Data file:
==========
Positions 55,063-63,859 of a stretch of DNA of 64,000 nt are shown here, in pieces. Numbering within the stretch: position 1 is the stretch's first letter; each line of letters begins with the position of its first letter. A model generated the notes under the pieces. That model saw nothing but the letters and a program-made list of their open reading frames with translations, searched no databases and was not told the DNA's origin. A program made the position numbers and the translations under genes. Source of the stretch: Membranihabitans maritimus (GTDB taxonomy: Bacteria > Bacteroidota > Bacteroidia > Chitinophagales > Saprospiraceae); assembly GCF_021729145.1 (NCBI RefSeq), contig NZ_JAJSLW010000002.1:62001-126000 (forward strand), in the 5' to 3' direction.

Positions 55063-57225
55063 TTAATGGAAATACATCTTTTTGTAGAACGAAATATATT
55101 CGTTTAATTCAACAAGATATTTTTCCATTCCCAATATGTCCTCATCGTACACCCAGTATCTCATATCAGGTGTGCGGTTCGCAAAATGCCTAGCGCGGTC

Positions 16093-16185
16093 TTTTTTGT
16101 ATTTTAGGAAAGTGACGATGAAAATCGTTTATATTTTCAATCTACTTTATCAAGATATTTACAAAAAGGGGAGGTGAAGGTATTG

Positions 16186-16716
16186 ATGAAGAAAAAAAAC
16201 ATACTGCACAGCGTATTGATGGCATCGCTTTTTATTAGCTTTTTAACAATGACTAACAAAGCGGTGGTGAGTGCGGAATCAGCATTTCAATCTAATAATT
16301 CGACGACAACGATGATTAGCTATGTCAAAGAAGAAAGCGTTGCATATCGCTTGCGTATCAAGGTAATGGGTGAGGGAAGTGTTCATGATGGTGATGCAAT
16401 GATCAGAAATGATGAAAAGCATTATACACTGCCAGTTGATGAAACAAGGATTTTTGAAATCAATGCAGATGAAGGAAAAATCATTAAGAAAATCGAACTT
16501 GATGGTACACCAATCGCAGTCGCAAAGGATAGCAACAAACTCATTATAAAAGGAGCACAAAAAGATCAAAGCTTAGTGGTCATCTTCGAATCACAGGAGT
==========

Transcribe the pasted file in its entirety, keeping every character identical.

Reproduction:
Positions 55,063-63,859 of a stretch of DNA of 64,000 nt are shown here, in pieces. Numbering within the stretch: position 1 is the stretch's first letter; each line of letters begins with the position of its first letter. A model generated the notes under the pieces. That model saw nothing but the letters and a program-made list of their open reading frames with translations, searched no databases and was not told the DNA's origin. A program made the position numbers and the translations under genes. Source of the stretch: Membranihabitans maritimus (GTDB taxonomy: Bacteria > Bacteroidota > Bacteroidia > Chitinophagales > Saprospiraceae); assembly GCF_021729145.1 (NCBI RefSeq), contig NZ_JAJSLW010000002.1:62001-126000 (forward strand), in the 5' to 3' direction.

Positions 55063-57225
55063 TTAATGGAAATACATCTTTTTGTAGAACGAAATATATT
55101 CGTTTAATTCAACAAGATATTTTTCCATTCCCAATATGTCCTCATCGTACACCCAGTATCTCATATCAGGTGTGCGGTTCGCAAAATGCCTAGCGCGGTC

Positions 16093-16185
16093 TTTTTTGT
16101 ATTTTAGGAAAGTGACGATGAAAATCGTTTATATTTTCAATCTACTTTATCAAGATATTTACAAAAAGGGGAGGTGAAGGTATTG

Positions 16186-16716
16186 ATGAAGAAAAAAAAC
16201 ATACTGCACAGCGTATTGATGGCATCGCTTTTTATTAGCTTTTTAACAATGACTAACAAAGCGGTGGTGAGTGCGGAATCAGCATTTCAATCTAATAATT
16301 CGACGACAACGATGATTAGCTATGTCAAAGAAGAAAGCGTTGCATATCGCTTGCGTATCAAGGTAATGGGTGAGGGAAGTGTTCATGATGGTGATGCAAT
16401 GATCAGAAATGATGAAAAGCATTATACACTGCCAGTTGATGAAACAAGGATTTTTGAAATCAATGCAGATGAAGGAAAAATCATTAAGAAAATCGAACTT
16501 GATGGTACACCAATCGCAGTCGCAAAGGATAGCAACAAACTCATTATAAAAGGAGCACAAAAAGATCAAAGCTTAGTGGTCATCTTCGAATCACAGGAGT